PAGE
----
The Thames Tunnel, reaching from Wapping to Rotherhithe, was not only Brunel’s first ever project but was also the only project worked on by him and his father together. The familial accomplishment was originally built to facilitate the movement of cargo across the river without inconveniencing tall-masted ships on the Thames. Work on the tunnel began in 1825, with men digging out strips four inches wide, followed by a man above and below doing the same thing. The conditions were appalling, with miners bathing in sewage and leaving exhausted after four hour shifts. The tunnel flooded a total of five times during the duration of the build, with six men drowning in the worst flood recorded.
After 18 years, the tunnel finally opened in 1843, but only for pedestrian use. By this time, the project had run out of money and was unable to afford ramps to facilitate getting the intended cargo into the tunnel. The Rotherhithe Shaft was thus made into a grand entrance hall of sorts, and the tunnel became one of the most successful visitor attractions in the world.
By 1865, the tunnel had been bought by the East London Railway Company with the intention of adding new tunnels in to link the north and south through the National Railway Network. The trains were hauled by steam engines, filling the tunnel with smoke. In 1913, the railway was electrified and incorporated into the London Underground network. It now lives on as part of London’s Overground system.
The shaft, however, has been closed for over 150 years. Originally designed by Brunel’s father Marc, this shaft was the first of its kind to be built using its own weight. Conventionally, to build a shaft, a hole would be dug and the walls lined with bricks. Instead, Marc created a tower, placing a steam engine on top to pump away the water the shaft encountered, as it sank to the bottom, to bring up the buckets of displaced earth. Weighing 1000 tonnes, the shaft slowly sank a few inches daily. By 3 June 1825, the shaft had just two more feet to go but refused to move any further. Marc turned the engine off, the earth again began to soften and the shaft was completed.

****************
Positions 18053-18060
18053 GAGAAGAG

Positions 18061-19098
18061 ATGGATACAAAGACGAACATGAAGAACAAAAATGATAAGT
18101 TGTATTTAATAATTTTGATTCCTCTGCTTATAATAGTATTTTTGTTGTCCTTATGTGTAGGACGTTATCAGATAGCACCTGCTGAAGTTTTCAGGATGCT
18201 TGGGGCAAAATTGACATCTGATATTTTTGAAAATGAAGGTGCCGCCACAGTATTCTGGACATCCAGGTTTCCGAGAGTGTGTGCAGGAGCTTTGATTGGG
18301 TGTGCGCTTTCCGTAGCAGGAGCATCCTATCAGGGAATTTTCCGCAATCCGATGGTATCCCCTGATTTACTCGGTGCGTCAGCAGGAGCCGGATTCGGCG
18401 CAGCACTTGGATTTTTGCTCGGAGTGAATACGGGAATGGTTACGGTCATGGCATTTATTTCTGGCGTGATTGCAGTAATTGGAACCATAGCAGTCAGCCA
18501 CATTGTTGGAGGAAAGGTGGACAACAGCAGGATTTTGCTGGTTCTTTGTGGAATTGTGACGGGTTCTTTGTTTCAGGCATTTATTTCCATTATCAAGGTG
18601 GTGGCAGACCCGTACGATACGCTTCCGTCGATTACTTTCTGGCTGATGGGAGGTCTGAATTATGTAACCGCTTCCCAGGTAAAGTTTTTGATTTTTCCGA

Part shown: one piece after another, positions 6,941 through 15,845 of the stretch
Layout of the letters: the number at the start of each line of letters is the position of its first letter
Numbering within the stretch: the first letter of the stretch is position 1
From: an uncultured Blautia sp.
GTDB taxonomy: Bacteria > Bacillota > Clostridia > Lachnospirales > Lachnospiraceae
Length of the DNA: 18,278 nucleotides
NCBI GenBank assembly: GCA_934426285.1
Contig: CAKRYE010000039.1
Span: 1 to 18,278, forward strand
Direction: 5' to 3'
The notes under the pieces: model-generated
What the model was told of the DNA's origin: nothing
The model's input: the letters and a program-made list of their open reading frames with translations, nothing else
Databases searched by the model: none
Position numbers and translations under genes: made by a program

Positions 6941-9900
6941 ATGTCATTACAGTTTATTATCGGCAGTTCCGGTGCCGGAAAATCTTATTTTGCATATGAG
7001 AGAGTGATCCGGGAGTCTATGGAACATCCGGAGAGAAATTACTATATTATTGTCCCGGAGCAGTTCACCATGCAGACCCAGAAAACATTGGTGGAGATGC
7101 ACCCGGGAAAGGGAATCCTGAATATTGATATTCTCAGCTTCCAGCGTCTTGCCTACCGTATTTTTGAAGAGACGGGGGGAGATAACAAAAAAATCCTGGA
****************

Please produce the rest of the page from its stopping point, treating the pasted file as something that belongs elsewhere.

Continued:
Over 190 years after construction began, the Rotherhithe Shaft in the Grade II listed building is set to reopen next month. Once a grand entrance hall and one of the greatest visitor attractions in the world, architects Tate Harmer have transformed the historic site into an underground ‘cavern of theatre’. The idea behind it supports the plans by the Brunel Museum, to give the public wider access to the Brunel legacy and its industrial heritage. The project, funded by the Association of Independent Museums and the National Heritage Landmark Partnership, has allowed Tate Harmer to utilise the former space and structure and create a newly and fully accessible underground space for specific events and performances.
The Rotherhithe Shaft, having provided ventilation for the steam trains and later sealed off for the Underground, now exists as a separated and raw space, complete with atmospheric smoke-blackened brick walls. Architects Tate Harmer have designed a stand-alone staircase, completely independent from the original historic structure, providing new access into the shaft.
Robert Hulse, director of the Brunel Museum comments that ‘Brunel was a showman as well as an engineer,’ describing the design as a perfect showcase of his work.